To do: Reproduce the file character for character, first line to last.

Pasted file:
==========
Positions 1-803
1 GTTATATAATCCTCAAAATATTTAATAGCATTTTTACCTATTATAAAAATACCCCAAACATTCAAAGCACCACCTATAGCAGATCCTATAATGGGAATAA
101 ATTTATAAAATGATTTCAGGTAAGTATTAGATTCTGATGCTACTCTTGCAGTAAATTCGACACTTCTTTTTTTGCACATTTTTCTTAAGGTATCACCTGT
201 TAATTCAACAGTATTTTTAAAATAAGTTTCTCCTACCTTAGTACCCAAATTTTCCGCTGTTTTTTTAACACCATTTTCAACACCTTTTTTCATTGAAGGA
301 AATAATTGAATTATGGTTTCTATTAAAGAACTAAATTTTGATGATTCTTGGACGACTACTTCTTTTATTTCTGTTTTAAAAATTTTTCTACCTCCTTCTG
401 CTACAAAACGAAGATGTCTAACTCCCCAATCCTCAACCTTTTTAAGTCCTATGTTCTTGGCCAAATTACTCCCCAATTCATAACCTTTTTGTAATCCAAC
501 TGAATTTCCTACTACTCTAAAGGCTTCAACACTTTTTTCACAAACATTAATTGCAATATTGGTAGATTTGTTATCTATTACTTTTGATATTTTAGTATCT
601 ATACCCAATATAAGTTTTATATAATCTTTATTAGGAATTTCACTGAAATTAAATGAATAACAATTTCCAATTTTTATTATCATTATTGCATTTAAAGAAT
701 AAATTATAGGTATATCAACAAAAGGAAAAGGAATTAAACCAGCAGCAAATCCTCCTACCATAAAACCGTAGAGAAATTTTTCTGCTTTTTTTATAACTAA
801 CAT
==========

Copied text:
Positions 1-803
1 GTTATATAATCCTCAAAATATTTAATAGCATTTTTACCTATTATAAAAATACCCCAAACATTCAAAGCACCACCTATAGCAGATCCTATAATGGGAATAA
101 ATTTATAAAATGATTTCAGGTAAGTATTAGATTCTGATGCTACTCTTGCAGTAAATTCGACACTTCTTTTTTTGCACATTTTTCTTAAGGTATCACCTGT
201 TAATTCAACAGTATTTTTAAAATAAGTTTCTCCTACCTTAGTACCCAAATTTTCCGCTGTTTTTTTAACACCATTTTCAACACCTTTTTTCATTGAAGGA
301 AATAATTGAATTATGGTTTCTATTAAAGAACTAAATTTTGATGATTCTTGGACGACTACTTCTTTTATTTCTGTTTTAAAAATTTTTCTACCTCCTTCTG
401 CTACAAAACGAAGATGTCTAACTCCCCAATCCTCAACCTTTTTAAGTCCTATGTTCTTGGCCAAATTACTCCCCAATTCATAACCTTTTTGTAATCCAAC
501 TGAATTTCCTACTACTCTAAAGGCTTCAACACTTTTTTCACAAACATTAATTGCAATATTGGTAGATTTGTTATCTATTACTTTTGATATTTTAGTATCT
601 ATACCCAATATAAGTTTTATATAATCTTTATTAGGAATTTCACTGAAATTAAATGAATAACAATTTCCAATTTTTATTATCATTATTGCATTTAAAGAAT
701 AAATTATAGGTATATCAACAAAAGGAAAAGGAATTAAACCAGCAGCAAATCCTCCTACCATAAAACCGTAGAGAAATTTTTCTGCTTTTTTTATAACTAA
801 CAT